Gambar halaman

Senator LENROOT. Mr. Chairman, the proponents of this bill when the hearing began said they did wish to be heard but that they would like to be heard at another session. Mr. Holman has just advised me that unless the committee has been impressed by what has been said they would not ask to make a further argument. But in view of the possibilities of your being impressed I think the committee might desire to hear further from the proponents of the bill.

The CHAIRMAN. I personally would like to discuss some of these amendments with the gentlemen who are in favor of the bill, particularly the matter of Pasteurization.

Senator KEYES. I should like to ask a few questions.

Senator LENROOT. I think it would be desirable to have a session to-morrow morning, with the understanding that the hearing will then be closed and that the proponents of the measure will have to-morrow as the opponents of the measure have had this morning.

The CHAIRMAN. Very well, the committee will now stand adjourned until 10.30 o'clock to-morrow morning to hear further from the proponents of the bill.

Mr. PARKER. Mr. Chairman, of course, I am appearing before the committee, but I had planned just to-day to be in Washington, because I understood only one day would be devoted to these hearings.

The CHAIRMAN. Oh, no; it was understood that both sides would be heard.

Mr. PARKER. I was wondering if it might be possible to meet at a later date?

Senator LENROOT. Mr. Chairman, I shall have to oppose that.

The CHAIRMAN. I think we will have to hear the proponents of this measure to-morrow morning, and therefore the committee now stands adjourned until 10.30 o'clock to-morrow morning.

(Thereupon, at 12 o'clock noon, the committee adjourned to meet to-morrow, Wednesday, December 22, 1926, at 10.30 o'clock a. m.)

[ocr errors]





Washington, D. C. The committee met at 10.30 o'clock a. m. in room 326, Senate Office Building, pursuant to adjournment on yesterday, Senator Charles L. McNary presiding.

Present: Senators McNary (chairman), Capper, Keyes, Gooding, Ransdell, Kendrick, Heflin, Ferris, and Mayfield.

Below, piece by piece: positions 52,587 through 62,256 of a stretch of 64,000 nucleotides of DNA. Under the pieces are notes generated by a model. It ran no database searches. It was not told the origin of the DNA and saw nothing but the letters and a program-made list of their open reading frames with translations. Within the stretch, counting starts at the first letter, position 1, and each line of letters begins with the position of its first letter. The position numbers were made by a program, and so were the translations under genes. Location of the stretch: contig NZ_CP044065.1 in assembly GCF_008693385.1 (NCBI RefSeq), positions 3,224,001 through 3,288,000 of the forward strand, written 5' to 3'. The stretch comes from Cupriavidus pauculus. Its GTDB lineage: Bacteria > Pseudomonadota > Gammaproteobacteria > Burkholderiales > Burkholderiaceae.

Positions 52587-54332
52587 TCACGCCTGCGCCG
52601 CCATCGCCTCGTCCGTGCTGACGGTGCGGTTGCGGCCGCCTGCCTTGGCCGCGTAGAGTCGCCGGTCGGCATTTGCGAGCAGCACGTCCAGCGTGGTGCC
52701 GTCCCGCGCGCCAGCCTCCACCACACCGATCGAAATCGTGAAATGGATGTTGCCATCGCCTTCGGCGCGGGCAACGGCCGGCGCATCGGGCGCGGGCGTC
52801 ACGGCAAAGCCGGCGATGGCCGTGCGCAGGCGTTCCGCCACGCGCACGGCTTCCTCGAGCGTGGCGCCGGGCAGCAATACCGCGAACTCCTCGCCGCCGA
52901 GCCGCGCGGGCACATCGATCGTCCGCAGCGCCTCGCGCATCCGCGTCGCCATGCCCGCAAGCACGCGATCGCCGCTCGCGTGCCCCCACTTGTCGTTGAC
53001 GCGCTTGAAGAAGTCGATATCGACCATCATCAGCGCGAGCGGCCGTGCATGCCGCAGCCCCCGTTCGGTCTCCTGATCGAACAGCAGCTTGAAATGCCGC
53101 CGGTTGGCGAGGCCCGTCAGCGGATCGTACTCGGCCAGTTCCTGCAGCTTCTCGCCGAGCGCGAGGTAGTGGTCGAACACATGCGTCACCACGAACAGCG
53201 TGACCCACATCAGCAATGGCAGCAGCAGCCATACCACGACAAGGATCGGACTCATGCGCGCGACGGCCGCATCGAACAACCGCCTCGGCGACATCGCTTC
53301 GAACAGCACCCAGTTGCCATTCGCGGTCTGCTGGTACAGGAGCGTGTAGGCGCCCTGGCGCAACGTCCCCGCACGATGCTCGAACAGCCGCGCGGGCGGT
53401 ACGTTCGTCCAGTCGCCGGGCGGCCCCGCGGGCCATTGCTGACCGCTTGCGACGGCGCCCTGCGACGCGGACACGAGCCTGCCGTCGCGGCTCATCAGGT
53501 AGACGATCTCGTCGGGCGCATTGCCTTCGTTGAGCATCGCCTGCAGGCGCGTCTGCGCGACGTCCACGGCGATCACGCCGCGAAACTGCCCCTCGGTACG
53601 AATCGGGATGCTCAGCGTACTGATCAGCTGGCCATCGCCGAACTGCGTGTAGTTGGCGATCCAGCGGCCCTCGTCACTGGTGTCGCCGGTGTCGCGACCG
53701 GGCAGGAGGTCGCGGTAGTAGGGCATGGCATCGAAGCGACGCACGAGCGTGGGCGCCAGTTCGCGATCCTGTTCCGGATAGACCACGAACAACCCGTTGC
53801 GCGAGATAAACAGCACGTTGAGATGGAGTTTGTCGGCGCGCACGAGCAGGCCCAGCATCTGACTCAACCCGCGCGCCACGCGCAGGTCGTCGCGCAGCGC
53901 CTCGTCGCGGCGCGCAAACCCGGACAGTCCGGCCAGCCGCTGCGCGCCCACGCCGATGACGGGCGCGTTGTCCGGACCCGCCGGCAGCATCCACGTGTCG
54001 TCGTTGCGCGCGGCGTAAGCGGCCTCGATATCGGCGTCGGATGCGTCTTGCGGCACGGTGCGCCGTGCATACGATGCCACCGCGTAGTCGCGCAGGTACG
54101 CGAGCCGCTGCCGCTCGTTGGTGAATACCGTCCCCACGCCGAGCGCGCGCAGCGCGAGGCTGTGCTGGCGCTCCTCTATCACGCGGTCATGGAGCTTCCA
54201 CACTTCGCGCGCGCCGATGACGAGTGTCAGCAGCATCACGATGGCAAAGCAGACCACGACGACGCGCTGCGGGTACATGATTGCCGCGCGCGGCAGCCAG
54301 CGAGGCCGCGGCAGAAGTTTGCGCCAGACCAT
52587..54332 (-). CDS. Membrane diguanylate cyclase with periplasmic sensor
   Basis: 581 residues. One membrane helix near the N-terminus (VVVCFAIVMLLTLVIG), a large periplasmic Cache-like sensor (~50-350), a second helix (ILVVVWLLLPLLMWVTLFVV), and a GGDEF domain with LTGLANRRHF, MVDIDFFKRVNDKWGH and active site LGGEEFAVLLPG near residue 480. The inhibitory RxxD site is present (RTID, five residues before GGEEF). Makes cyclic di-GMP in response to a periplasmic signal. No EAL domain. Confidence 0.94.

Present also: Senators Lenroot and Copeland; Representatives Taber, of New York, Goodwin, of Minnesota, and Voigt, Lampert, Browne, and Beck, of Wisconsin.

The CHAIRMAN. The committee will be in order. Representative Taber has handed me a memorandum which I shall read in order that it may be made a part of the record:

Amendment, page 4, line 12: After the word “act " insert a new paragraph, as follows:

The Secretary of Agriculture is hereby authorized in his discretion to waive the requirements of paragraphs 2 and 5 of section 2 of this act when issuing permits to operators of Pasteurization plants in which milk is Pasteurized and who import no milk except for Pasteurization;

Provided further, That such requirements shall not be waived unless the farm producing such milk to be imported is within 15 miles of the Pasteurization plant in which it is to be Pasteurized ;

Provided further, That if milk imported when the requirements of paragraphs 2 and 5 of section 2 have been so waived is sold, used, or disposed of in its raw state or otherwise than as Pasteurized milk by any person that permit shall be revoked and the importer shall be subject to fine, imprisonment, or other penalty prescribed by this act."

The CHAIRMAX. Now, Senator Lenroot, I take it that you have familiarized yourself with this proposition, have you?

Senator LENROOT. I should like to have Mr. Holman make a statement first. I believe Mr. Holman is in the other room, and while some one is calling him I will say that there are one or two gentlemen who would like to make short statements in reply to something that was said here on yesterday.

The CHAIRMAN. Very well, but let us see if these amendments are acceptable. Here is Mr. Holman now; take the stand, please. STATEMENT OF CHARLES W. HOLMAN, SECRETARY NATIONAL


[ocr errors]

The CHAIRMAN. Mr. Holman, I have inserted in the record some amendments that were suggested by the health department of the city of New York, as I recall it. Senator Lenroot thought that prob


ably you would like to make a statement concerning them. Are you familiar with the purpose of the amendment ?